I always thought of myself as a seasoned traveler and quite capable of avoiding any major incidents and disasters when on the road. That is, until recently, when I was trying to get on a plane from Lagos, Nigeria to Rwanda!
In the space of 90 minutes I potentially had my two corporate cards, my own personal card and my phone compromised. I could see all of the risks unfolding in front me and even having a good understanding of cyber security and how vulnerable we all are, I still fell into a big trap.
I was so desperate to get an airline ticket, I disregarded all common sense and good cyber practices.
Our African leg of the trip took us to Nigeria, Rwanda and South Africa. Prior to the trip we got the appropriate visas for Nigeria and Rwanda. However, due to the timing of the trip, my Rwandan visa expired the day before I was due to travel there. My travel companions, being from the US and UK had no issues as they could buy a visa on arrival. Being an Irish citizen, I could not.
Never one to be deterred from a challenge, I thought that I could use my charm, my years of sales experience and talk my way onto the plane. My optimism was soon dashed as the chap on the desk referred to a very large manual which listed all the countries that could buy visas on arrival in Rwanda. Ireland was not on the list and he was not going to allow me onto that flight.
So, I waved goodbye to my colleagues and agreed to meet them in Johannesburg a few days later. There was a flight nine hours later, all I needed to do was buy a ticket – that should be easy I thought.
As I was standing trying to find the right airline desk, a knight in shining armor appeared behind me, like he was dispatched by my guardian angel. As it turned out, he wasn’t so much of a knight in shining armor!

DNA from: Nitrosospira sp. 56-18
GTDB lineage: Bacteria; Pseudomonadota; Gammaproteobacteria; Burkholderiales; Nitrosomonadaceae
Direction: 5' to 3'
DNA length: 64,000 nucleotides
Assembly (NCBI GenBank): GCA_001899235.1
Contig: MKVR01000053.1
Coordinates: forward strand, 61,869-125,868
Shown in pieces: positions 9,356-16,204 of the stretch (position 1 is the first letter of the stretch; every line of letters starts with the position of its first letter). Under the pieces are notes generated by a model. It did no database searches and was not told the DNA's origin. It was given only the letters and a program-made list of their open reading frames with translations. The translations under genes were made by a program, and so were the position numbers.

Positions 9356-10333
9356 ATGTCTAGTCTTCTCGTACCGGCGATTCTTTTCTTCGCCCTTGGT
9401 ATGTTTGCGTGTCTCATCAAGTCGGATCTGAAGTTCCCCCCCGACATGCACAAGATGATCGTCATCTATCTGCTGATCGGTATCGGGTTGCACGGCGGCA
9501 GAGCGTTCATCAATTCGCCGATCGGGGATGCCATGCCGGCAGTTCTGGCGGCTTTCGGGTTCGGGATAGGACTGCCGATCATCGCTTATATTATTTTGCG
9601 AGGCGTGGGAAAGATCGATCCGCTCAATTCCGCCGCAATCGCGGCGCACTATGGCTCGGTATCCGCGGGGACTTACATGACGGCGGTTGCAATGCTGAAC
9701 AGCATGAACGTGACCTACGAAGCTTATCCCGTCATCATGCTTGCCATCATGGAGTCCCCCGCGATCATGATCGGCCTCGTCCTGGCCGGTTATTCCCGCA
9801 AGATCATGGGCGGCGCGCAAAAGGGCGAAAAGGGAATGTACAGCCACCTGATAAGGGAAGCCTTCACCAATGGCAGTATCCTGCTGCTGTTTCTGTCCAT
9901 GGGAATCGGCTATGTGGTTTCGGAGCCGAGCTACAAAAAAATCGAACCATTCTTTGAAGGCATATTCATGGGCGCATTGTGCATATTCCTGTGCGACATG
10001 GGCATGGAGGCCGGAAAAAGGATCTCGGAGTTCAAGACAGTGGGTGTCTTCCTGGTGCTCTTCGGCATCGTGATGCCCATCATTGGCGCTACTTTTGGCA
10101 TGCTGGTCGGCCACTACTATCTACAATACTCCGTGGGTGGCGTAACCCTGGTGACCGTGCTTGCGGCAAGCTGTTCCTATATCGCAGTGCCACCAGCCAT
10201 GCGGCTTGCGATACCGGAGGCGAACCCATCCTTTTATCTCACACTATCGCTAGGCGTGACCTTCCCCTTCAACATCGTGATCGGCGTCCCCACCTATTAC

As the flight was over 9 hours until departure, the airline desk was not open. But my new-found friend took me to a kiosk at the end of the terminal where I could buy a ticket. The girl behind the desk confirmed the flight and there were seats available.
Excellent news I thought as I handed over my card to her. For some reason, the card was declined on her machine so she tried her other card reader. It also was declined. She tried it several times on each machine but to no avail.
I then gave her my other corporate credit card and got the same result, declined.
I phoned both banks and they confirmed that there was ample credit on the cards and no transactions had come through on their side. As you can imagine, I was starting to get worried at this point. I tried to use my phone to book the ticket but the 3G connectivity in Nigeria is very poor.
At this point my new-found friend is still by my side and trying to help me and he has another fantastic idea…let’s get some cash and he can get me connected to his Wifi hot spot in the airport.
As I was starting to get desperate, I went along with his idea and went to the ATM. I tried both of my corporate cards and they were declined. Nigeria is notorious for credit card fraud but feeling really under pressure to get a flight, I used my personal card and got enough cash to pay him for a password for his Wifi.
Unfortunately, his Wifi hotspot was not working and he somehow disappeared, nowhere to be found. As I looked around at the others in the hotspot I realized that I may have been the victim of a scam. Were these other people logged into my phone? It only takes two minutes to access a mobile device, if you have the skills. I quickly disabled the Wi-Fi on my phone.
For a brief moment, I felt like the Tom Hanks character Viktor Navorski in the movie Terminal – Was I going to be in this airport for a very very long time?
Never one to admit defeat or perhaps in sheer desperation, I went to try and find somewhere to get a better signal on my phone. I eventually did and phoned our HQ in Chicago where one of my colleagues booked the flight for me.
To date, one of my cards has been compromised. I am not sure if that is a result of my experience at the airport or from somewhere else.
Some very good lessons learned and a lot of schoolboy errors that were made in a state of panic by this pro!
Always be CyberAware…